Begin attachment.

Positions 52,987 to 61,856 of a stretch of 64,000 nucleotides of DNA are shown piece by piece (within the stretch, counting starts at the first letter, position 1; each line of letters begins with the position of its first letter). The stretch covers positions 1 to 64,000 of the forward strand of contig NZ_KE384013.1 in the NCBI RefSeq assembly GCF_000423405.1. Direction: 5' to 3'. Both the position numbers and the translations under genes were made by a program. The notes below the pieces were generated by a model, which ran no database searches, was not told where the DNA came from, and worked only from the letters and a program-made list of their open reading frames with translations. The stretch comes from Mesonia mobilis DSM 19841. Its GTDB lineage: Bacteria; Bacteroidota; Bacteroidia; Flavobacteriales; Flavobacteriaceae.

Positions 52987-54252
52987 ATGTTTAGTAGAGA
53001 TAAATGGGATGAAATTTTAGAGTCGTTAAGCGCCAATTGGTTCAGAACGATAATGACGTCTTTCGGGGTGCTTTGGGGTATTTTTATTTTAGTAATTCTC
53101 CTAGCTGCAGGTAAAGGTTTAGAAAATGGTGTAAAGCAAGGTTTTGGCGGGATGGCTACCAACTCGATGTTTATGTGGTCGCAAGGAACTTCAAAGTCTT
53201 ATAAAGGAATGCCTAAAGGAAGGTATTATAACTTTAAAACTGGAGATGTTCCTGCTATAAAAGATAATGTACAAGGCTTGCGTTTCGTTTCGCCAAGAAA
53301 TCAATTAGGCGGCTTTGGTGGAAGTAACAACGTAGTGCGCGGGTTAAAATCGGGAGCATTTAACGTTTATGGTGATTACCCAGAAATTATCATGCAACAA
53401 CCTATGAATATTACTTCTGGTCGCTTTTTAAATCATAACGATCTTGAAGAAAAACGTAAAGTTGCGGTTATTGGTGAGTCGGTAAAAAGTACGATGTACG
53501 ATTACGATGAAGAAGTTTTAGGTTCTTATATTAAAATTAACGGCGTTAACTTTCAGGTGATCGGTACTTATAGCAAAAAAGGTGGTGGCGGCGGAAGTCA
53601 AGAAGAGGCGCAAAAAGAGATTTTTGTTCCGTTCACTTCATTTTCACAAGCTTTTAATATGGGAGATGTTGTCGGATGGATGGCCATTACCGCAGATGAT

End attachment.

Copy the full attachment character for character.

Positions 52,987 to 61,856 of a stretch of 64,000 nucleotides of DNA are shown piece by piece (within the stretch, counting starts at the first letter, position 1; each line of letters begins with the position of its first letter). The stretch covers positions 1 to 64,000 of the forward strand of contig NZ_KE384013.1 in the NCBI RefSeq assembly GCF_000423405.1. Direction: 5' to 3'. Both the position numbers and the translations under genes were made by a program. The notes below the pieces were generated by a model, which ran no database searches, was not told where the DNA came from, and worked only from the letters and a program-made list of their open reading frames with translations. The stretch comes from Mesonia mobilis DSM 19841. Its GTDB lineage: Bacteria; Bacteroidota; Bacteroidia; Flavobacteriales; Flavobacteriaceae.

Positions 52987-54252
52987 ATGTTTAGTAGAGA
53001 TAAATGGGATGAAATTTTAGAGTCGTTAAGCGCCAATTGGTTCAGAACGATAATGACGTCTTTCGGGGTGCTTTGGGGTATTTTTATTTTAGTAATTCTC
53101 CTAGCTGCAGGTAAAGGTTTAGAAAATGGTGTAAAGCAAGGTTTTGGCGGGATGGCTACCAACTCGATGTTTATGTGGTCGCAAGGAACTTCAAAGTCTT
53201 ATAAAGGAATGCCTAAAGGAAGGTATTATAACTTTAAAACTGGAGATGTTCCTGCTATAAAAGATAATGTACAAGGCTTGCGTTTCGTTTCGCCAAGAAA
53301 TCAATTAGGCGGCTTTGGTGGAAGTAACAACGTAGTGCGCGGGTTAAAATCGGGAGCATTTAACGTTTATGGTGATTACCCAGAAATTATCATGCAACAA
53401 CCTATGAATATTACTTCTGGTCGCTTTTTAAATCATAACGATCTTGAAGAAAAACGTAAAGTTGCGGTTATTGGTGAGTCGGTAAAAAGTACGATGTACG
53501 ATTACGATGAAGAAGTTTTAGGTTCTTATATTAAAATTAACGGCGTTAACTTTCAGGTGATCGGTACTTATAGCAAAAAAGGTGGTGGCGGCGGAAGTCA
53601 AGAAGAGGCGCAAAAAGAGATTTTTGTTCCGTTCACTTCATTTTCACAAGCTTTTAATATGGGAGATGTTGTCGGATGGATGGCCATTACCGCAGATGAT